A 44-year-old male presented with chronic abdominal pain that prompted multiple previous hospitalizations with negative assessments. The patient had a past history of moderate alcohol consumption but none in the past 20 years. There was no occupational exposure. Laboratory tests showed microcytic anemia (hemoglobin 6.6 mg/dL, mean corpuscular volume 66.8 fL) with normal iron studies and basophilic stippling on the peripheral smear (panel A). Further history disclosed a retained bullet fragment in his right thigh 2 years previously. Radiographic views of his right thigh affirmed several metallic bullet fragments and posttraumatic soft tissue calcification and ossification. Computed tomography with 3-D reconstruction (panel B) showed a large calcified mass of the thigh, consistent with a complex hematoma.

Lead levels were as high as 306 μg/dL. The patient was started on intramuscular EDTA for chelation. The bullet fragments were surgically removed without complications and the patient was discharged on oral dimercaptosuccinic acid for 2 weeks. Currently, 3 years later, he is asymptomatic with a normal complete blood count (hemoglobin 14.4 g/dL, mean corpuscular volume 86.4 fL), undetectable lead levels, and subsequent peripheral smears that no longer demonstrate any basophilic stippling.

Basophilic stippling was the clue to the underlying diagnosis. Several reports have already described lead toxicity from retained bullets. (The orthopedic aspects of this case were previously reported in Dougherty PJ, van Holsbeeck M, Mayer TG, Garcia AJ, Najibi S. Lead toxicity associated with a gunshot-induced femoral fracture. A case report. J Bone Joint Surg Am. 2009;91(8):2002-2008.)

A 44-year-old male presented with chronic abdominal pain that prompted multiple previous hospitalizations with negative assessments. The patient had a past history of moderate alcohol consumption but none in the past 20 years. There was no occupational exposure. Laboratory tests showed microcytic anemia (hemoglobin 6.6 mg/dL, mean corpuscular volume 66.8 fL) with normal iron studies and basophilic stippling on the peripheral smear (panel A). Further history disclosed a retained bullet fragment in his right thigh 2 years previously. Radiographic views of his right thigh affirmed several metallic bullet fragments and posttraumatic soft tissue calcification and ossification. Computed tomography with 3-D reconstruction (panel B) showed a large calcified mass of the thigh, consistent with a complex hematoma.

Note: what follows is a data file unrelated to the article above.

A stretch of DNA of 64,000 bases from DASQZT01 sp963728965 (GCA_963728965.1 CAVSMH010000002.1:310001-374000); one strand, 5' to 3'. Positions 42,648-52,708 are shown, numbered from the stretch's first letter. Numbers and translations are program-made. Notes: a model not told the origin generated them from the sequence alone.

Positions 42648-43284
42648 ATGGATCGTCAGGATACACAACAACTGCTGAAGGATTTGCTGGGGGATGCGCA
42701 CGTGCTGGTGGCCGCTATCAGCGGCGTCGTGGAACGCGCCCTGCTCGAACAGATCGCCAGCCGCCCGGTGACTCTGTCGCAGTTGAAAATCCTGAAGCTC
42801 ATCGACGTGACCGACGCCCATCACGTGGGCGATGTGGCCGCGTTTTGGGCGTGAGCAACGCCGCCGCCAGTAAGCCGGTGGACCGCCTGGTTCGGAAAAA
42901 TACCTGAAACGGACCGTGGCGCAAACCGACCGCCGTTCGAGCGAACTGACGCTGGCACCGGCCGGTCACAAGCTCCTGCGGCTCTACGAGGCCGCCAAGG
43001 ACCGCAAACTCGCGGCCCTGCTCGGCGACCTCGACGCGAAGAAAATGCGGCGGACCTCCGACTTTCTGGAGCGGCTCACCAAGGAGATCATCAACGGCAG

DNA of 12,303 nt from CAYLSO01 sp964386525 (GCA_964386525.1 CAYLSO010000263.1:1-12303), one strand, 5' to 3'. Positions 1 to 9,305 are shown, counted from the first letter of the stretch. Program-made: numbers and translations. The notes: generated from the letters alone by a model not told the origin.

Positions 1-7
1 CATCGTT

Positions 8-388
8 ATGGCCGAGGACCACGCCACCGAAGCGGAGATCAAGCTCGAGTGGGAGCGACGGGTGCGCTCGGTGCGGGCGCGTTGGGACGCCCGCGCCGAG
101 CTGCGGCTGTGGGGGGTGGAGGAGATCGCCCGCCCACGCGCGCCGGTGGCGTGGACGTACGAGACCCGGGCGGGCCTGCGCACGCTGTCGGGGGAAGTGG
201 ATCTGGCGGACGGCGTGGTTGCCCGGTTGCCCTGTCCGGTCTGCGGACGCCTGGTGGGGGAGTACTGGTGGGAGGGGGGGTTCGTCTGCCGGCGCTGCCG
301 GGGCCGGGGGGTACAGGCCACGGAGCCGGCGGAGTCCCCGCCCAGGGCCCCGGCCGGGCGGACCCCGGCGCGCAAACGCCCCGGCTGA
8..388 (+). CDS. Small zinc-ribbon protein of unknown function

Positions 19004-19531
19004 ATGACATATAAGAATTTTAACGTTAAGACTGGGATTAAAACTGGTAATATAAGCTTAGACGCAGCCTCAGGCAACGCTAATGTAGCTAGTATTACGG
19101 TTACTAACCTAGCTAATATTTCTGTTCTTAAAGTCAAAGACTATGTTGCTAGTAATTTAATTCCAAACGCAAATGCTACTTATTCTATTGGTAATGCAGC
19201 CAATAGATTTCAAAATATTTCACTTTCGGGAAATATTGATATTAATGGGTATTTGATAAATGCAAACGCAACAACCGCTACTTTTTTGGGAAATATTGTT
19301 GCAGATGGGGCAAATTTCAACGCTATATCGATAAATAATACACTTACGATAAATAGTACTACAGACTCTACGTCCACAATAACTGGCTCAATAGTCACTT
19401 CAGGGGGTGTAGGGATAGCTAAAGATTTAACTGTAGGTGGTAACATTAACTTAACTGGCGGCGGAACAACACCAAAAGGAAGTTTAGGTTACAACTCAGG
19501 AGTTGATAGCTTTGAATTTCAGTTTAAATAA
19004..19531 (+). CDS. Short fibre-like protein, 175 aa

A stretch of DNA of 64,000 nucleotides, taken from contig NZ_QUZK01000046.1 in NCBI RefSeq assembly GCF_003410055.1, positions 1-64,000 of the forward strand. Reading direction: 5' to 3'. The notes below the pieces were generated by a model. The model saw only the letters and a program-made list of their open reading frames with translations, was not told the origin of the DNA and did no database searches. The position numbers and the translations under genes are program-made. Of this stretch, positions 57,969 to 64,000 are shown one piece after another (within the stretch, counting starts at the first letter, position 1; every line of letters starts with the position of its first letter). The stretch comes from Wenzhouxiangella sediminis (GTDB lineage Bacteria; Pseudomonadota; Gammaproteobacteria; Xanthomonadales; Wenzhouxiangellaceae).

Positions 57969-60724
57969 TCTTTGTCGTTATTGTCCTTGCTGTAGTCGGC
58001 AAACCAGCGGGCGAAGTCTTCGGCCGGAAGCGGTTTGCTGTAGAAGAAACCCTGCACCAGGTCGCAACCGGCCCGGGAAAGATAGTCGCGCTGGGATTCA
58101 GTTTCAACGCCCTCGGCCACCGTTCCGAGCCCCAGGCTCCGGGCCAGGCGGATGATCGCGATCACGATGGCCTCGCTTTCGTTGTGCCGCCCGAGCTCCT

Lead levels were as high as 306 μg/dL. The patient was started on intramuscular EDTA for chelation. The bullet fragments were surgically removed without complications and the patient was discharged on oral dimercaptosuccinic acid for 2 weeks. Currently, 3 years later, he is asymptomatic with a normal complete blood count (hemoglobin 14.4 g/dL, mean corpuscular volume 86.4 fL), undetectable lead levels, and subsequent peripheral smears that no longer demonstrate any basophilic stippling.

Basophilic stippling was the clue to the underlying diagnosis. Several reports have already described lead toxicity from retained bullets. (The orthopedic aspects of this case were previously reported in Dougherty PJ, van Holsbeeck M, Mayer TG, Garcia AJ, Najibi S. Lead toxicity associated with a gunshot-induced femoral fracture. A case report. J Bone Joint Surg Am. 2009;91(8):2002-2008.)

Many Blood Work images are provided by the ASH IMAGE BANK, a reference and teaching tool that is continually updated with new atlas images and images of case studies. For more information or to contribute to the Image Bank, visit http://imagebank.hematology.org.